Although not your stereotypical vampire, Count Dracula was just as blood-thirsty. Born in 1431 in Schassburg, Transylvania, young Vlad became known as Vlad Dracula (son of Dracul) after his father joined the Order of the Dragon (Dracul), a Christian organization dedicated to fighting the Muslim Turks. When Vlad took the throne in the Romanian province of Wallachia, he became one of the most brutal rulers in history, responsible for the torture and death of over 40,000 people. His penchant for impaling his enemies on stakes, beneath which he dined on bread dipped in their blood, earned him the nickname ‘Vlad the Impaler’. Vlad was assassinated by the Turks in 1476, his head allegedly taken as a trophy.
The Hungarian countess Elizabeth Bathory played an equally horrible role in furthering the belief in vampires. Born in 1560, the ‘Blood Countess’ believed she could retain her youth and beauty by bathing in the blood of young girls. She tortured and ex-sanguinated hundreds of girls, the discovery of whose bloodless bodies around the countryside led to rumors of vampires among the peasants. Countess Bathory was arrested in 1610 and imprisoned for life in her castle.
Greek theologian Leo Allatius (1586 – 1669) undertook the first methodical treatment of vampires in his work, On Certain Modern Opinions Among the Greeks. Other writers followed, recording the folk beliefs that circulated about vampires: You could become a vampire by being bit by one; drinking the blood of a vampire; inheriting the condition from your parents; committing suicide or suffering a violent death. You could protect yourself from vampires by wearing a string of garlic, a rosary or a crucifix around your neck, or by draping garlic around the windows and doors of your home. If bitten, you could break the spell by burning the vampire’s heart and consuming it.A suspected vampire could be stopped from rising by stuffing its mouth with garlic and spreading garlic, thorns and poppy seeds in and around the coffin. To destroy a vampire, you had to drive a stake of aspen, maple, hawthorn or whitethorn wood into its heart, behead it, remove its heart and burn it, or simply burn the entire creature in fire or sunlight.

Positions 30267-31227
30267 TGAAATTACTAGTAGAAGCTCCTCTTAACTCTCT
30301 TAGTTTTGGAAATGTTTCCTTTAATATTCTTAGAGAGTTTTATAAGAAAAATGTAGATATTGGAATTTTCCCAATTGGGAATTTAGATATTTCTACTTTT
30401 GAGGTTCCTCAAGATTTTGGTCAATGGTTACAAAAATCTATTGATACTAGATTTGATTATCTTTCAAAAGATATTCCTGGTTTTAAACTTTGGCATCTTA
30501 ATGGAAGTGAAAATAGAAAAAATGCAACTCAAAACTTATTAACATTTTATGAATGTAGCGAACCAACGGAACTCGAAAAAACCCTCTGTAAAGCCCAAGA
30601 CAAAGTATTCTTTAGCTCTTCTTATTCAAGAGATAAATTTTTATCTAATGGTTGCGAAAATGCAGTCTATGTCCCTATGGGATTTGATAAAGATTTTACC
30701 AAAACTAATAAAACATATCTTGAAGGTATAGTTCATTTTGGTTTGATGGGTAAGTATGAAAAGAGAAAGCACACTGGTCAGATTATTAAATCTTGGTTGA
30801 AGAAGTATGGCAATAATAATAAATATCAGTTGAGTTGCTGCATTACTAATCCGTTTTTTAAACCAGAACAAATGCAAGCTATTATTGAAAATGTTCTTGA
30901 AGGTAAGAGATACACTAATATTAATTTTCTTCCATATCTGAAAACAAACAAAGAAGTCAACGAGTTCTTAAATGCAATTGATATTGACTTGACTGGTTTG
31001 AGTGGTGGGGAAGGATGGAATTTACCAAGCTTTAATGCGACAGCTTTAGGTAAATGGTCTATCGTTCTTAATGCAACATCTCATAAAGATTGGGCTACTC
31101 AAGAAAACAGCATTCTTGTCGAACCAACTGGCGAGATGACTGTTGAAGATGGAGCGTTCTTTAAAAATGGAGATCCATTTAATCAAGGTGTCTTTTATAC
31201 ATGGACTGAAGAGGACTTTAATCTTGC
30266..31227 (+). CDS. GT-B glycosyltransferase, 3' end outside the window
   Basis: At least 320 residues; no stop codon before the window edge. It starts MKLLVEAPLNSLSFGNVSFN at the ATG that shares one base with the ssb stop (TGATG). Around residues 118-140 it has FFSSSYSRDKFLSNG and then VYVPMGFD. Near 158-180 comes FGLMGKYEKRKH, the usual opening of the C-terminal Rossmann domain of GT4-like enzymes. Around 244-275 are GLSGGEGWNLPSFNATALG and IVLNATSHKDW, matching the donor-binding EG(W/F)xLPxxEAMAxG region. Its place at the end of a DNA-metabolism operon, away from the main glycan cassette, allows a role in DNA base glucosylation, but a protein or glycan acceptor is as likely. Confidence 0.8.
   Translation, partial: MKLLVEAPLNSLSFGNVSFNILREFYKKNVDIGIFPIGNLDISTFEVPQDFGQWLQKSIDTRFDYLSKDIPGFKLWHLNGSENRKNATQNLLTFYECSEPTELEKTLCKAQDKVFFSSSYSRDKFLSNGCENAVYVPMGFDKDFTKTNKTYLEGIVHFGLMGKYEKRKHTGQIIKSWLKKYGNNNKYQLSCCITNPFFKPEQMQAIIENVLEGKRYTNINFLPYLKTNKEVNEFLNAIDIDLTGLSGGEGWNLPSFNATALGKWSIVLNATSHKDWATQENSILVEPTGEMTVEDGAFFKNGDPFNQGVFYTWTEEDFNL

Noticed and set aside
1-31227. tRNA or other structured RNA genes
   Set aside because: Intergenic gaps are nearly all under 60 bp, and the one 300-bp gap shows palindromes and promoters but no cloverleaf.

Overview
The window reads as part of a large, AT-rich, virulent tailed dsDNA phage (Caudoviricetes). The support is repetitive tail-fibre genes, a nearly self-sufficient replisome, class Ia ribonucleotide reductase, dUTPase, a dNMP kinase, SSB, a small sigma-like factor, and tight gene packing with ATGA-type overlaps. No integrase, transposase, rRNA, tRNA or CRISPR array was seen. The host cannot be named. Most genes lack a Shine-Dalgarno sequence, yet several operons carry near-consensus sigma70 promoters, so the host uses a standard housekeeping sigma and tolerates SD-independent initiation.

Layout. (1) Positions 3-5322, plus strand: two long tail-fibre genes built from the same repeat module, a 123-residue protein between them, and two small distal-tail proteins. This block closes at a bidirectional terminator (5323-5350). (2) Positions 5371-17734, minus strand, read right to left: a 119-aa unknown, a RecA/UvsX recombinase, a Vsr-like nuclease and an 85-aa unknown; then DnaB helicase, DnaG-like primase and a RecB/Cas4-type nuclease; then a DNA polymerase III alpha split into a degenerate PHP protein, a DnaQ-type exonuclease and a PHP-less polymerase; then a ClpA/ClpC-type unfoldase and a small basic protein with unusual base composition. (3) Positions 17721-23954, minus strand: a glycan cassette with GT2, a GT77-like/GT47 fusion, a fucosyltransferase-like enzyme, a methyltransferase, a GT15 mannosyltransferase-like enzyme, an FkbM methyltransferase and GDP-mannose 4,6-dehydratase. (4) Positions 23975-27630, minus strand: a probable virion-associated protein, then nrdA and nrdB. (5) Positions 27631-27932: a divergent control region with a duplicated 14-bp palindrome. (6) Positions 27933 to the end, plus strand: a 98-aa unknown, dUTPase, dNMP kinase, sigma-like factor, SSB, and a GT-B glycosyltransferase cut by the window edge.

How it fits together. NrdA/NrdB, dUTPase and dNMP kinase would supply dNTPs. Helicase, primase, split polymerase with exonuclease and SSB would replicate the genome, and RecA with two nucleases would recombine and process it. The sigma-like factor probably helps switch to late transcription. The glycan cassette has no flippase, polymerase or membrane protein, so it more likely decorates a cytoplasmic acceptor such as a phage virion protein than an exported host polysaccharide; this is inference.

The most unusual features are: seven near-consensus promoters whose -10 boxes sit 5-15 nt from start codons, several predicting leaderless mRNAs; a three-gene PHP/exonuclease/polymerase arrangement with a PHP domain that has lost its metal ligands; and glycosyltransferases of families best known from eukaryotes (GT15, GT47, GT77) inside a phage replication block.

As time passed, the vampire wound its way into mainstream culture, where it now enjoys fortune, fame and infamy on screen and in literature.
The saying “One cannot serve two masters” is as true for storytelling as it is for anything else.
The Asylum, the production company that brought viewers Sharknado, is back with an attempt to take on the zombie apocalypse horror sub genre with Z Nation. I saw a screener before it premiered, but wanted to hold off judgment on the show until I saw the final broadcast version just in case there were any last minute changes.
Having checked it twice now, I feel I can safely state objectively what I think of Z Nation. While it may seem unfair to compare it to The Walking Dead, I am going to. Both are primetime basic cable TV series. Both are inspired by other works that came before it and both are trying to get rabid zombie fan as viewers. The differences are obvious; The Walking Dead, from the start, was a superior drama with genuine characters that made us care. Of course the talent involved with The Walking Dead is truthfully better than what the Asylum is offering.
Yet I do not fault The Asylum for not having the same caliber of talent in front of and behind the camera because they are up against KNB Effects, one of the best makeup effects providers in the business. Plus the zombies look okay for the most part. The dialogue and acting on the other hand is serviceable at best even with Harold Perrineau in a guest-starring role. Outside of that the only other cast members of note are Tom Everett Scott and DJ Qualls. The rest of the cast appears to be largely unknown, which is fine.
What doesn’t work in Z Nation: the show does not know whether it is to be taken seriously as drama or simply enjoyed as schlock. That is where the two major problems comes into play. You can have a comedy with moments of great drama like MASH and you can have a drama with moments of light comedy as with Ally McBeal. However, you have to define exactly what one is and as far as I can tell, The Asylum wants Z Nation to be both a drama and schlock at the same time. As a result it fails as both.
There is nothing new to see here. Cast members look out of place at times as though they don’t know how to play off the material. Right from the first episode, the series seems to ignore the basic rules it sets up for cheap nonsense. As a result I neither liked or disliked Z Nation because the show doesn’t even inspire enough interest to make me care. It is neither fun or gripping. It just feels limp and aimless. You can’t be Zombieland and World War Z at the same time. You have to choose an approach and stick with it or else you risk alienating audiences for both.